Monday, October 1, 2012

Movie Monday: Time Limit

This week's Movie Monday selection is the 1957 war drama Time Limit!

I had never heard of this film before, but I dig Richard Widmark, and the movie had a good cast, so I thought why not give it a spin (or click, more accurately):
Time Limit stars Widmark as Colonel William Edwards, who is charged with investigating a case against Major Henry Cargill (Richard Basehart), who is accused of collaborating with the enemy while he was imprisoned at a North Korean POW camp.

But right from the get-go, Edwards feels there's more to this story than the open-and-shut case everyone is telling him it is:
First off, Cargill refuses to defend himself. Second, the supposed collaboration occurred immediately after the deaths of two other men in the unit, and third, the surviving soldiers all have the same story about what happened, repeating each other almost verbatim. That includes Lt. George Miller (played by a very young Rip Torn):
Pressure mounts on Edwards just to wrap the case up, but he resists. The father of one of the dead men is also a General, and he strongly suggests that Edwards stop digging and just move on.

Edwards talks further with Cargill and Miller, as well as Cargill's wife, who reveals that her husband has been a shell of a man since he got home. Edwards
right hand man, Sgt. Baker (the great Martin Balsam) also provides pressure, but in a different way: fiercely loyal to Edwards, he tries to talk his boss into dropping the whole thing, afraid that it will ruin his career in the Army.

For most of the film, all the action is centered around Edwards' office and the homes of who he visits. But as the truth of what really happened in the POW camp starts to come out, it flashes back to Korea:
Cargill starts to crack under the pressure, as does Lt. Miller, their stories start to fray at the edges, which only emboldens Edwards further. In a crackerjack extended sequence we see how the two soldiers ended up dead, which is full of tension and excitement, as good as anything in the classic Stalag 17.

Edwards finally gets to the truth, and Time Limit wraps up with a long, talky, but superbly delivered scene of Cargill and the General arguing about what, exactly, a soldier's duty is. Widmark's character is mostly standing off to side, watching these two men go at it, which (IMO) was a gutsy thing for the movie to try--pushing your main character out of the action for the final third. Dramatically it makes total sense, but it's still something you don't see much of in movies.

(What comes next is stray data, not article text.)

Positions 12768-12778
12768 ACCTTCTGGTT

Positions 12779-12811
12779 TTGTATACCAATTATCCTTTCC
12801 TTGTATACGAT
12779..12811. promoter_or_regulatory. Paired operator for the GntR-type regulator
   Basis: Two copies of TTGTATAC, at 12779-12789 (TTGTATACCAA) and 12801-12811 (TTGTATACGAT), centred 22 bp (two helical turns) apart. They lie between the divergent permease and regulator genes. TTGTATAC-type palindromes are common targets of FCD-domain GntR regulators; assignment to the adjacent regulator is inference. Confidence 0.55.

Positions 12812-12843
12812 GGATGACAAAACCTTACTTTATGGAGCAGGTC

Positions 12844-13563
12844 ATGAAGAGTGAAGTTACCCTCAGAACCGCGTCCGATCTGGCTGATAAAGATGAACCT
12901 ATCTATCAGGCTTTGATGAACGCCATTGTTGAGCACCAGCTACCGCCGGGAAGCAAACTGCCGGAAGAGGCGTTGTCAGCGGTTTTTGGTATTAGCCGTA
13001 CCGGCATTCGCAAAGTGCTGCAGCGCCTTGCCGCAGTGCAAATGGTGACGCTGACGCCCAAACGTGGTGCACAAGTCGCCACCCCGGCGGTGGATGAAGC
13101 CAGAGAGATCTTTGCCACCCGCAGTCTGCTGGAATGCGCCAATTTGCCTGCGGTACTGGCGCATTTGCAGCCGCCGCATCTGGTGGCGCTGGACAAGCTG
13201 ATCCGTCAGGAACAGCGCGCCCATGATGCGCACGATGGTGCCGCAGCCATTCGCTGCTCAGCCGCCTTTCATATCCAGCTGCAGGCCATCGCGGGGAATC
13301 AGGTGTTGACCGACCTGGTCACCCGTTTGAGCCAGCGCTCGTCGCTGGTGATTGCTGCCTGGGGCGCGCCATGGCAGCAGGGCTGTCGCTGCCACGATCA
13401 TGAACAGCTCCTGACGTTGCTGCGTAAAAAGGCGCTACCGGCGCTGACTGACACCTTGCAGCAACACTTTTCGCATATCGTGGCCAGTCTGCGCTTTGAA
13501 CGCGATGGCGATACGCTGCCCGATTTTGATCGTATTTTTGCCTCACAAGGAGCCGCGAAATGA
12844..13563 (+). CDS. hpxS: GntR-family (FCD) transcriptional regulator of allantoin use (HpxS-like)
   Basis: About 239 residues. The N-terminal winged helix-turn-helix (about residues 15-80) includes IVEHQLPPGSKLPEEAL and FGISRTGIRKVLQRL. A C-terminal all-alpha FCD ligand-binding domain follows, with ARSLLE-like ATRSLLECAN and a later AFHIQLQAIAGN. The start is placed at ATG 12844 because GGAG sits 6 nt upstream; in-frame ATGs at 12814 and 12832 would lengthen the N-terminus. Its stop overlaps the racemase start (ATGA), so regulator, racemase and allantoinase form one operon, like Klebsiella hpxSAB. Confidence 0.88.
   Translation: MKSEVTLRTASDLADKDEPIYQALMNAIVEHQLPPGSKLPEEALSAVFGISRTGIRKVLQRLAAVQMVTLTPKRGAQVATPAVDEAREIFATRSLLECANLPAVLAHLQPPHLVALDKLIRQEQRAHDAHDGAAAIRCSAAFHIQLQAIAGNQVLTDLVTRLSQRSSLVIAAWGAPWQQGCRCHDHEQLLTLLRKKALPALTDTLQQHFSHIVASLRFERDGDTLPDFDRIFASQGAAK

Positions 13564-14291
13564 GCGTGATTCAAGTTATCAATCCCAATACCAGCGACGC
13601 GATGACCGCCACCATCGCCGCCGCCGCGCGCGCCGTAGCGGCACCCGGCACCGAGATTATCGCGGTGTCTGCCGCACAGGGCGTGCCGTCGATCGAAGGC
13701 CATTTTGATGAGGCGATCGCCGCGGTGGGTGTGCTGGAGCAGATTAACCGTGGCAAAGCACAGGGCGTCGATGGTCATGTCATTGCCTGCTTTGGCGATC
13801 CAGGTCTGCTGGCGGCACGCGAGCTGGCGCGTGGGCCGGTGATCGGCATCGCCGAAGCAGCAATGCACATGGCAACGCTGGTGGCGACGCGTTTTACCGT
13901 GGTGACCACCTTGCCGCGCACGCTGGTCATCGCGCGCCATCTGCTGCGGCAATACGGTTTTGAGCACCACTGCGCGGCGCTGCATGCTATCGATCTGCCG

Time Limit was the sole directing effort by legendary actor Karl Malden, who took on the project as a favor to his friend Widmark, who produced. While most of the scenes in the various offices and homes are solid, if unremarkable (they feel and look a lot of the low budget live dramas in TV's Golden Age), the sequences set in Korea are superb; Malden knew how to sustain a level of tension and dread that, like I said above, compare favorably against the more renowned war thrillers like Stalag 17 and The Manchurian Candidate.

Also helping make the film an underrated gem is the screenplay by novelist/playwright/screenwriter Henry Denker--it's taut and sharp, with the characters interacting in a very direct way (even when they're being evasive). He/it manages to get away with pushing the envelope as to content, as well: while talking with Cargill's wife (June Lockhart!) she mentions that she and her husband "haven't been to bed together in five months." The line is hardly shocking now, but even mentioning a sexual relationship in 1957 was still pretty risky; maybe it's was Lockhart's fairly de-sexualized look that helped the line get by the censors, who were probably busy dealing with Otto Preminger's movies, which were pushing buttons all over the place.

Time Limit is a really solid war/legal drama, full of good performances and some exceptional scenes; it deserves more recognition than it currently has. It's well worth taking a look at, especially for free on Netflix WI.

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